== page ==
In the UK, cloudy days are a regular part of life. Many people assume this means solar panels aren’t worth considering, as they believe solar panels can only work in direct sunlight. This isn’t strictly true.
How do solar panels work?
Solar panels work by absorbing solar energy (or ‘photons’), which creates an electric charge. This electric charge then passes into the house as an electric current to power your devices. You can learn more on how solar panels generate electricity from our article “how do solar panels work”.
Daylight, not sunlight.
Since any form of light is suitable (even artificial light would work to some extent), solar panels do work on cloudy days, albeit not as productively. On cloudy days, solar panels absorb not only energy from the light spectrum we can see, but also different wavelengths that can pass through thick clouds. As a rule of thumb, so long as you can cast a shadow, solar panels can work to create electricity, clouds or no.
Surprisingly, some areas in the south of England receive solar radiation levels equivalent to the likes of Spain and Germany, a country that practically led the way for the solar energy revolution.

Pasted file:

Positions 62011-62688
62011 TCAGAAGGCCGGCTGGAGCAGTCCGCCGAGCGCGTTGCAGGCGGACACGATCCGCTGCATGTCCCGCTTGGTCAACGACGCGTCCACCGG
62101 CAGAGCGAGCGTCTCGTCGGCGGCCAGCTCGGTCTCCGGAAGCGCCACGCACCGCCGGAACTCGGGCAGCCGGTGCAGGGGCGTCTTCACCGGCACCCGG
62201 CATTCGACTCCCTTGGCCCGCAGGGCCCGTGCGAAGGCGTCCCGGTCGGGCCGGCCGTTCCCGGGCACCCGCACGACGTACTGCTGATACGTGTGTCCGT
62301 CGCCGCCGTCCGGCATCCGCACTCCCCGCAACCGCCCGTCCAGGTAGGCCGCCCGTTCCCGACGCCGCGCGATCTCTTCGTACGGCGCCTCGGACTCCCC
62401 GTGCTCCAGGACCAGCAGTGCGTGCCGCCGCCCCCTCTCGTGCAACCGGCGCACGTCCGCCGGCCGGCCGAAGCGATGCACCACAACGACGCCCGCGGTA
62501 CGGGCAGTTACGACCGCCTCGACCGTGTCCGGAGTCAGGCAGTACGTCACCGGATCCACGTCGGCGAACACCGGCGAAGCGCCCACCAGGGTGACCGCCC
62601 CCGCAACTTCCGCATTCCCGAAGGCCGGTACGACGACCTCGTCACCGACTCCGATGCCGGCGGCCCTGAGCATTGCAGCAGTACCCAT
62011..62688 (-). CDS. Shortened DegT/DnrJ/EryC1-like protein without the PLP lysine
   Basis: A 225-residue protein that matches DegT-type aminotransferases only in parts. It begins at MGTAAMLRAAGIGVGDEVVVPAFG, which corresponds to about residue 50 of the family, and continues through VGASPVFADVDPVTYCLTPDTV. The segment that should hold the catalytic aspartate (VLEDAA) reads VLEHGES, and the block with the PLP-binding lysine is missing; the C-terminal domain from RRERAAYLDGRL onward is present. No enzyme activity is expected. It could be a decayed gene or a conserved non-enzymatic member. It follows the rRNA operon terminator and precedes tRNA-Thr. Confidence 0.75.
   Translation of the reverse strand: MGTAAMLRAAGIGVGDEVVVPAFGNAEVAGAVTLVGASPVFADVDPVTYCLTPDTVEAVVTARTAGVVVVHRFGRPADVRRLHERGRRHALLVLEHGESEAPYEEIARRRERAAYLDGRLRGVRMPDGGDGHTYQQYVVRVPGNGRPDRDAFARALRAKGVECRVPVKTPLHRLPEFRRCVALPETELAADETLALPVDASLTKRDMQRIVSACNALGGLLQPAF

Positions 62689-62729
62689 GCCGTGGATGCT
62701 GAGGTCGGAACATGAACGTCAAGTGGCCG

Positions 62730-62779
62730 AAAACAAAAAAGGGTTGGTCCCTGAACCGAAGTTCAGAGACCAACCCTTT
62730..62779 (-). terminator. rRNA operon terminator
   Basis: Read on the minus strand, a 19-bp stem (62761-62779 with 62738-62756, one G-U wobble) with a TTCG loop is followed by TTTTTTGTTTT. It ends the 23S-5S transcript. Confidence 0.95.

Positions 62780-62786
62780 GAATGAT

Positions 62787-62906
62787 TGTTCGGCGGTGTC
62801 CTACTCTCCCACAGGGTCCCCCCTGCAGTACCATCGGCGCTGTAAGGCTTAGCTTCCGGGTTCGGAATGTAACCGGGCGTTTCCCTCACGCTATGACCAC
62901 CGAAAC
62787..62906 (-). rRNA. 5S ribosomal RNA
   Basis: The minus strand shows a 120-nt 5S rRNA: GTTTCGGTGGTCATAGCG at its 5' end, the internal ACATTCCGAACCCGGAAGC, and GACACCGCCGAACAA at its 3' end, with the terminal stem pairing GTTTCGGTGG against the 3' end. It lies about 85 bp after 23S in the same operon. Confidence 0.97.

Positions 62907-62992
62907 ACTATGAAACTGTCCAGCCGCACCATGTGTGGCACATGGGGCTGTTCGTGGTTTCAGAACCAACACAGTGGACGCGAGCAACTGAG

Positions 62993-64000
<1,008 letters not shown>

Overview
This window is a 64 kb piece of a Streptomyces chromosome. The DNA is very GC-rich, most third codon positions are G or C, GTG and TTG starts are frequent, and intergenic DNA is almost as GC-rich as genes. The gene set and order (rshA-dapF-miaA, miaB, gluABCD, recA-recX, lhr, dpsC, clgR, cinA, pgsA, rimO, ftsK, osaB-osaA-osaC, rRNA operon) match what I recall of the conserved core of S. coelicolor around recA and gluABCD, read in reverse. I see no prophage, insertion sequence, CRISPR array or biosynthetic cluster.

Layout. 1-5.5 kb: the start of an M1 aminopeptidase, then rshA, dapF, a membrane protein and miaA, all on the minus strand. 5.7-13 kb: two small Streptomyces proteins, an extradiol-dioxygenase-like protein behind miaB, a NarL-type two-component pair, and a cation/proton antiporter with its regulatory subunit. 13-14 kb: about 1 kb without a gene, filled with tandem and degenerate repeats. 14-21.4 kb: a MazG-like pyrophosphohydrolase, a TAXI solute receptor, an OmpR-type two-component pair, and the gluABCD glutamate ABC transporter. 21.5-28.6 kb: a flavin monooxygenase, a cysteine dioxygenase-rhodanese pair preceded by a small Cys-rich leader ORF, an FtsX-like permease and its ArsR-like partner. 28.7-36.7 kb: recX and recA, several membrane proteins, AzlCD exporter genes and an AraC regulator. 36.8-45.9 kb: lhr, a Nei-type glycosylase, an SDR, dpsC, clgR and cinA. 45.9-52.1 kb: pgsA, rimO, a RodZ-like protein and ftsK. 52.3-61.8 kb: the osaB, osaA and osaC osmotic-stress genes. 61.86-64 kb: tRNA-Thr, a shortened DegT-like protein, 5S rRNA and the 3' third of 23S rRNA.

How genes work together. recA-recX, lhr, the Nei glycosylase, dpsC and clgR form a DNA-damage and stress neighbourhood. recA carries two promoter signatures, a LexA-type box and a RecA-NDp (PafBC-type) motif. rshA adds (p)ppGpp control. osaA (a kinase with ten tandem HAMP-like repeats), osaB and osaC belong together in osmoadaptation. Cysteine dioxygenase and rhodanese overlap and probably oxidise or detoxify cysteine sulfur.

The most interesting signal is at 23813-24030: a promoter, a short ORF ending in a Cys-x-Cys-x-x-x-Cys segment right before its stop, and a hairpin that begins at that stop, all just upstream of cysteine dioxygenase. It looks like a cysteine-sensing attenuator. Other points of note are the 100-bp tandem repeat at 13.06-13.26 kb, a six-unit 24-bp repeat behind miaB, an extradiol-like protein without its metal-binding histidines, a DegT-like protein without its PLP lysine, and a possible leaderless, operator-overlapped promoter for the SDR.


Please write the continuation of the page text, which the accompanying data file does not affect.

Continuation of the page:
The ‘Edge-of-Cloud’ Effect
According to uSwitch, cloudy weather cuts solar generation in half, but solar panels can sometimes have higher electricity outputs on partially cloudy days than a bright, cloudless day. This is known as the “Edge-of-Cloud Effect”, where the sunlight is magnified, resulting in a significantly higher electrical output.
Unfortunately, the Edge-of-Cloud Effect is something of a double-edged sword; having such large amounts of electricity generation has been known to blow the fuses and cut the inverter’s lifespan in the past.
Do solar panels work on cloudy days?
To conclude, yes – solar panels can and do work on cloudy days. If anyone were to tell you otherwise, you can tell them that solar panels don’t need direct sunlight to generate electricity. Naturally, they won’t produce as much electricity in cloudy conditions (unless the Edge-of-Cloud Effect occurs), but that shouldn’t put you off considering them, particularly if you live in the south.
Certain solar panels work better on cloudy days, but there are other facts to consider when choosing a solar panel, including the size, aesthetics and cost. The article ‘how much electricity will my solar panels make’ discusses this in more detail.
If you’d like to find out how much electricity you could generate from a solar installation on your roof, click here to find an installer in your local area and arrange a survey.